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Visit a Beard That Killed Its Owner

In humans, there's a certain length that hair will grow before it reaches the end of its life cycle and falls out, to be replaced by new growth. That limit varies widely, and most people cut their hair before its terminal length is achieved, but there are always outliers. One such outlier was Hans Steininger, who was the mayor of the Austrian town Braunau am Inn in the 16th century. He had a beard that was over four and half feet long! Sadly, Steininger's pride and joy ended up being the cause of his death in 1567. But it wasn't the end of his beard. The town kept it when they buried their mayor.   

The full-body illustration at the church shows Steininger’s beard bifurcated into two scraggly strands, stretching down past his feet. And tucked away in the local district museum is the town’s most hirsute artifact: the 450-year-old beard of Steininger.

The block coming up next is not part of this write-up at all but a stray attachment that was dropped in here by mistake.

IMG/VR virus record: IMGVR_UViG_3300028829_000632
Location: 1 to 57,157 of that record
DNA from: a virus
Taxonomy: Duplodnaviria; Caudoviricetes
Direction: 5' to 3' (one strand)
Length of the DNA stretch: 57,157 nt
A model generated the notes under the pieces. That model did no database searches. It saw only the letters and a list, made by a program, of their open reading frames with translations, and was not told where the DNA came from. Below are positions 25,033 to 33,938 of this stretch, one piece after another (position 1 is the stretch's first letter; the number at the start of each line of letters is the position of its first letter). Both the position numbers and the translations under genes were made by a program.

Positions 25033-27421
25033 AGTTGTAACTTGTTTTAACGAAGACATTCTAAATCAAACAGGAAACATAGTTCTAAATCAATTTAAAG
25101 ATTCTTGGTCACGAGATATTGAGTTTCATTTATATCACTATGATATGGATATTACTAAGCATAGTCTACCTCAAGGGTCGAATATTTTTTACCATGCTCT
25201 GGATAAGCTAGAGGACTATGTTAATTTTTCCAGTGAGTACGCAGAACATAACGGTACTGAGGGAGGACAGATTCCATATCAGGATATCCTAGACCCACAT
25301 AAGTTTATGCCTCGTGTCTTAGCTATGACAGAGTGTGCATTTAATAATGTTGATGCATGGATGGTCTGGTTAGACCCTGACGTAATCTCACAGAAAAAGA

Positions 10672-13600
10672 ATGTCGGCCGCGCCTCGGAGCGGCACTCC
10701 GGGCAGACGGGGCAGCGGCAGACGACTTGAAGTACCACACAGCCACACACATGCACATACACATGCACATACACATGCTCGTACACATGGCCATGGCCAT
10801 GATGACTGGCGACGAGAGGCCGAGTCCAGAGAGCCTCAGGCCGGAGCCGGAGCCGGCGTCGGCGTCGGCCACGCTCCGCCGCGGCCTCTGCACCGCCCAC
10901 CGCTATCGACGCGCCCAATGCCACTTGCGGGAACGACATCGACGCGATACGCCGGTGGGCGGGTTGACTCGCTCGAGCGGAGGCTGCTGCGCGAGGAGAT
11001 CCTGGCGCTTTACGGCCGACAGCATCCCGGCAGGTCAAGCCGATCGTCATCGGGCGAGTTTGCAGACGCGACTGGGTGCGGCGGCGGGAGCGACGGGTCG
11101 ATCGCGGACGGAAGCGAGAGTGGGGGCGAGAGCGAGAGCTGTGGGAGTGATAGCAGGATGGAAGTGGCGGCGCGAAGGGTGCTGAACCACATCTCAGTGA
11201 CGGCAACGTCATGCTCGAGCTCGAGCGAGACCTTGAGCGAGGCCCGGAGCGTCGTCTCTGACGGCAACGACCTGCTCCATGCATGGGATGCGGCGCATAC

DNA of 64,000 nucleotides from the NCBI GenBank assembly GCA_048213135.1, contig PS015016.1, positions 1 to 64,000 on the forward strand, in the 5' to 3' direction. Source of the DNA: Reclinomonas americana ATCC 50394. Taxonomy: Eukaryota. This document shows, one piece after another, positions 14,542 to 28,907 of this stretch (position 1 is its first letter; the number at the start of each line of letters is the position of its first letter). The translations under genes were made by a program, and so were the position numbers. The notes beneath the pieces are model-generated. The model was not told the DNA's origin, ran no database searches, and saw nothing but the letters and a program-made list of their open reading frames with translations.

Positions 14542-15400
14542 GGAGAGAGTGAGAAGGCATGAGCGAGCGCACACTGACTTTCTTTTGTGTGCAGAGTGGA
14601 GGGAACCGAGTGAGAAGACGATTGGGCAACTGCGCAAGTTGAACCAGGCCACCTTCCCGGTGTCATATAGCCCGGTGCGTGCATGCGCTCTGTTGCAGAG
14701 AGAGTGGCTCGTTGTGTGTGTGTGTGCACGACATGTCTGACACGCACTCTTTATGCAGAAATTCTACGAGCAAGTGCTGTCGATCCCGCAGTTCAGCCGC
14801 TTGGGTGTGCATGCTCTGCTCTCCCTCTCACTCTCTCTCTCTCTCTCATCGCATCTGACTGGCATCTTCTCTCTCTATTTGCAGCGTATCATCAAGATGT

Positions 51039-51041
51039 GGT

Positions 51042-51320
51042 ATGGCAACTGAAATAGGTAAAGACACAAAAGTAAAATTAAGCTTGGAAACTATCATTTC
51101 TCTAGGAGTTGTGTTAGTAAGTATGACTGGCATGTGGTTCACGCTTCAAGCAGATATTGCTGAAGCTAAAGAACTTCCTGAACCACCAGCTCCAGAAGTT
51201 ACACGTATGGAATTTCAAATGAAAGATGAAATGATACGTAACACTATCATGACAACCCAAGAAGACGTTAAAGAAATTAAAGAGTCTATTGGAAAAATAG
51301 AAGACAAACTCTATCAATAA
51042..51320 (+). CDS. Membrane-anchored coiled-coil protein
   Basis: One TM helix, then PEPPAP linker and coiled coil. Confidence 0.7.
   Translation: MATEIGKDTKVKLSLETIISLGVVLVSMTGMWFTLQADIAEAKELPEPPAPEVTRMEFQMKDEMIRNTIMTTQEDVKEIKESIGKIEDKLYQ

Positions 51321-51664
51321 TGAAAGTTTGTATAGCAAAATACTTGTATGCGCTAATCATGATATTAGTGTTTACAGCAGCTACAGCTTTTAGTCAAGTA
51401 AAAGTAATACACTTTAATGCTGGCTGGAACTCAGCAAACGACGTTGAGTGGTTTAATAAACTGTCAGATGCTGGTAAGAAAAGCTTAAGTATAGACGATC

After his death, Steininger was honored with the aforementioned epitaph, but that’s not all. Lest the years of work it must have taken for him to grow his beard be lost, the long length of facial hair was cut off and preserved separately, becoming an important town heirloom.

There's a good reason the town of Braunau am Inn wants to be known for Hans Steininger's beard. Read the story of the man killed by his own beard at Atlas Obscura.

(Image credit: Markus Metz)


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I believe (but don't have a link to confirm) that one way these super-long beards, braids, etc are achieved is not that the hair follicle continues to provide new growth, but that the hairs are interwoven or become matted with body oils and after one hair dies it just stays in the braid/beard supported by the others. Anybody know?
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